Synaptic localization of GABA(A) receptor subunits in the substantia nigra of the rat: effects of quinolinic acid lesions of the striatum.

Fujiyama, F., Stephenson, F.A. and Bolam, J.P. (2002) Synaptic localization of GABA(A) receptor subunits in the substantia nigra of the rat: effects of quinolinic acid lesions of the striatum. European Journal of Neuroscience, 15 (12). pp. 1961-1975. 10.1046/j.1460-9568.2002.02017.x.

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DOI: 10.1046/j.1460-9568.2002.02017.x

Abstract

The inhibitory amino acid, gamma-aminobutyric acid (GABA), plays a critical role in the substantia nigra (SN) in health and disease. GABA transmission is controlled in part by the type(s) of GABA receptor expressed, their subunit composition and their location in relation to GABA release sites. In order to define the subcellular localization of GABA(A) receptors in the SN in normal and pathological conditions, sections of SN from control rats and rats that had received quinolinic acid lesions of the striatum were immunolabelled using the postembedding immunogold technique with antibodies against subunits of the GABA(A) receptor. Immunolabelling for alpha1, beta2/3 and gamma2 subunits was primarily located at symmetrical synapses. Double-labelling revealed that beta2/3 subunit-positive synapses were formed by terminals that were enriched in GABA. Colocalization of alpha1, beta2/3 and gamma2 subunits occurred at individual symmetrical synapses, some of which were identified as degenerating terminals derived from the striatum. In the SN ipsilateral to the striatal lesion there was a significant elevation of immunolabelling for beta2/3 subunits of the GABA(A) receptor at symmetrical synapses, but not of GluR2/3 subunits of the AMPA receptor at asymmetrical synapses. It was concluded that fast GABA(A)-mediated transmission occurs primarily at symmetrical synapses within the SN, that different receptor subunits coexist at individual synapses and that the upregulation of GABA(A) receptors following striatal lesions is expressed as increased receptor density at synapses. The upregulation of GABA(A) receptors in Huntington's disease and its models is thus likely to lead to an increased efficiency of transmission at intact GABAergic synapses in the SN and may partly underlie the motor abnormalities of this disorder.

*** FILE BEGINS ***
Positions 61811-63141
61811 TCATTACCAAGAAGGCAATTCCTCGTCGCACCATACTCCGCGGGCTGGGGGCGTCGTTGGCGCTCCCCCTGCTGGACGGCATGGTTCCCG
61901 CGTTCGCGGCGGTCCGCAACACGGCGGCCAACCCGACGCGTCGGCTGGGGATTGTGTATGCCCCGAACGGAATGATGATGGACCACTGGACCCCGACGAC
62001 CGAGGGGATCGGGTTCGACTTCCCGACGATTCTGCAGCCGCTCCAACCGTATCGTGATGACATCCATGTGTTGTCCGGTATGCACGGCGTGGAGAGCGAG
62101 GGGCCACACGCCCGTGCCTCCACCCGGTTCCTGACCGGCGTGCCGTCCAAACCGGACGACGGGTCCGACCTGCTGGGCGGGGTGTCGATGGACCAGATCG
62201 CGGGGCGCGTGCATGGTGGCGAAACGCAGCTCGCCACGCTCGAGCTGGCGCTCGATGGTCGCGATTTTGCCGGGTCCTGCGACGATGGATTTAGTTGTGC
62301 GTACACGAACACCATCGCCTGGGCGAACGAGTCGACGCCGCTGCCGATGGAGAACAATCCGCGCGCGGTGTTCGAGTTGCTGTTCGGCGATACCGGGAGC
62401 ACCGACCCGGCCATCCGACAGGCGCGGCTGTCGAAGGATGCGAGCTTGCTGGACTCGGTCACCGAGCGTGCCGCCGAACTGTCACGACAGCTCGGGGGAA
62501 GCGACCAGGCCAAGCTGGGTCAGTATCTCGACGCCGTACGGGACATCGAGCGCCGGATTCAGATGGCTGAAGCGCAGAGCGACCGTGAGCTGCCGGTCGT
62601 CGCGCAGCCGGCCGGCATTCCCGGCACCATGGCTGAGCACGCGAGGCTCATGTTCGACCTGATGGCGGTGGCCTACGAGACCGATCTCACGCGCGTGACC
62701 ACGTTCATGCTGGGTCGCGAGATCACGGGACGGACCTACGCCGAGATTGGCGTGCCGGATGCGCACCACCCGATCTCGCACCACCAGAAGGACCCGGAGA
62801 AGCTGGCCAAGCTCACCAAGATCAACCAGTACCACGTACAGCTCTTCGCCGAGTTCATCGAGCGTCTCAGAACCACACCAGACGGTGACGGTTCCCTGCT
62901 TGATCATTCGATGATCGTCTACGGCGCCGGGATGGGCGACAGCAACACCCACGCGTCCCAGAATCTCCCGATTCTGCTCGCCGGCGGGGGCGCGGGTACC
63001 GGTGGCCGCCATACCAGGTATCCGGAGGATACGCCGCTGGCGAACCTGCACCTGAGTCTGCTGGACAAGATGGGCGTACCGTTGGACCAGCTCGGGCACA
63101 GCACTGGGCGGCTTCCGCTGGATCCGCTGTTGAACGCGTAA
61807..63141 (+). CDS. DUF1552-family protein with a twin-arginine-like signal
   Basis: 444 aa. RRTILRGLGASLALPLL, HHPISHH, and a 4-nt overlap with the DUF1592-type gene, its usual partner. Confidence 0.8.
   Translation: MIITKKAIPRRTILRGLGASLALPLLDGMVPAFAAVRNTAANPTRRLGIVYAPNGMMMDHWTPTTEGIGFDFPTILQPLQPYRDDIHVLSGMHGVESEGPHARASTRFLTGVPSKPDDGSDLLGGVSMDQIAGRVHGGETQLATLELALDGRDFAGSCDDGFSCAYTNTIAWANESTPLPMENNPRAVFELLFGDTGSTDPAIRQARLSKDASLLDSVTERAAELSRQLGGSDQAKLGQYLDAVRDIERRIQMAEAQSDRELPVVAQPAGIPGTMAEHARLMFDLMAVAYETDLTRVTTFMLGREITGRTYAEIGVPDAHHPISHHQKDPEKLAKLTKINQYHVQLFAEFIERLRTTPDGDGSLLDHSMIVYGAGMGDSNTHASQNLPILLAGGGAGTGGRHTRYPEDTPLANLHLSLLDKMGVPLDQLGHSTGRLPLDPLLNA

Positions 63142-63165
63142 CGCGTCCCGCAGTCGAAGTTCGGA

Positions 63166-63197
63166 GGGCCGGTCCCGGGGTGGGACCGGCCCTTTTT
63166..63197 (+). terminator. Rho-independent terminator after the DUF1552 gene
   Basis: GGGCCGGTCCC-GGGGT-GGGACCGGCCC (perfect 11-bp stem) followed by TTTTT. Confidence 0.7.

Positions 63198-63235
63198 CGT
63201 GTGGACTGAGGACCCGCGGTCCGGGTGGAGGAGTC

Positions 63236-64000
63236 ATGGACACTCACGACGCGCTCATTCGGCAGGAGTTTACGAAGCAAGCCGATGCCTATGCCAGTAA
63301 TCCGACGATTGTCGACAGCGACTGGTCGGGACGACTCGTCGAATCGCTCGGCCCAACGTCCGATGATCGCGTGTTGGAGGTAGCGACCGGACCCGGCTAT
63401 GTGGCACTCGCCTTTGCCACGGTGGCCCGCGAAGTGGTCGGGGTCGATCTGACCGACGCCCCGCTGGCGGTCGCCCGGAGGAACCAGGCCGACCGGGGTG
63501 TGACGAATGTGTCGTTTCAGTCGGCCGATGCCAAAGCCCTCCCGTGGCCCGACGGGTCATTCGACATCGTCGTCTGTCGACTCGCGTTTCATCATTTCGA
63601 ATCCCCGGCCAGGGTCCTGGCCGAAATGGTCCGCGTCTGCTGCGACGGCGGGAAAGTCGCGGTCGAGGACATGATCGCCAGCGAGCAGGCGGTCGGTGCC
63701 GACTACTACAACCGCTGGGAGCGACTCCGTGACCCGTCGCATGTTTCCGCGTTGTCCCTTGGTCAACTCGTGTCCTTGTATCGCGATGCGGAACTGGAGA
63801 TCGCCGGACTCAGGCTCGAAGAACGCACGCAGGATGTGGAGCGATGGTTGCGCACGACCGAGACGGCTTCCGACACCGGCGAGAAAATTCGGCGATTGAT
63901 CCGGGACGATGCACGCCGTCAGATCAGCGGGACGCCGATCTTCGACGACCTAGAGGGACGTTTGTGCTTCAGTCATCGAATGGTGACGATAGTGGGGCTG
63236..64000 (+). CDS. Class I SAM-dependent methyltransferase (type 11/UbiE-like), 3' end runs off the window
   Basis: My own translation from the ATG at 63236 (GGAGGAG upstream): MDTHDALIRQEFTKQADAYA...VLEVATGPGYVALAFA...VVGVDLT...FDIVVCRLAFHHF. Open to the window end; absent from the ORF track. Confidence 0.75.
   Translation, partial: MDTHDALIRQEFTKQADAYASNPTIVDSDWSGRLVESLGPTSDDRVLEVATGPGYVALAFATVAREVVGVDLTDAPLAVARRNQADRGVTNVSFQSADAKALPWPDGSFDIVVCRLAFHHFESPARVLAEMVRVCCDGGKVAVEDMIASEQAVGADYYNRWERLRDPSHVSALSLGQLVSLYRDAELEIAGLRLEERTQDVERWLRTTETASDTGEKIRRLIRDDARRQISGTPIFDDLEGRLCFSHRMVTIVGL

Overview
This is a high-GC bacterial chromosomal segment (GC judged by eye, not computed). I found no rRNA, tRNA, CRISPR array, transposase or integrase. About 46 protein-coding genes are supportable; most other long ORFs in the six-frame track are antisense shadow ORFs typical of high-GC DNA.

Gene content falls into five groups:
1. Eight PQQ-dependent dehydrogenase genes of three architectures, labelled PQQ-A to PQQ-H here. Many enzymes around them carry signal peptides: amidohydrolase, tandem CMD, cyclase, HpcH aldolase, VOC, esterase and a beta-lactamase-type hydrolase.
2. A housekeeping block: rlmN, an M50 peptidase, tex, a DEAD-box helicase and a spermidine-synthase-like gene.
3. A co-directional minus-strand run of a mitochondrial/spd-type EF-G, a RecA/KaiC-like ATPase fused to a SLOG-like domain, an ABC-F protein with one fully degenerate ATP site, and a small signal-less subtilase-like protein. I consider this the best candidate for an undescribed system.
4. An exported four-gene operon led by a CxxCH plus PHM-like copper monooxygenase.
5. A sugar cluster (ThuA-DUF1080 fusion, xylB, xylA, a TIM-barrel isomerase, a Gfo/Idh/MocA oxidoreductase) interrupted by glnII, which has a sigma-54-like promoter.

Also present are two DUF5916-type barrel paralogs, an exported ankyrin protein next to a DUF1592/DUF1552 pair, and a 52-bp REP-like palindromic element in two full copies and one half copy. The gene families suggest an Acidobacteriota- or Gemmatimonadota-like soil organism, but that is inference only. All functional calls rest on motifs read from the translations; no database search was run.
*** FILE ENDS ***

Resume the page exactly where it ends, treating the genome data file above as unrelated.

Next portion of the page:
Item Type:Article
Uncontrolled Keywords:basal ganglia;GABA;Huntington's disease;immunolabelling;pallidonigral;receptor upregulation;striatonigral;synapses
Departments, units and centres:Department of Pharmaceutical and Biological Chemistry > Department of Pharmaceutical and Biological Chemistry
ID Code:2499
Journal or Publication Title:European Journal of Neuroscience
Deposited By:Library Staff
Deposited On:24 Nov 2011 11:00
Last Modified:24 Nov 2011 11:00

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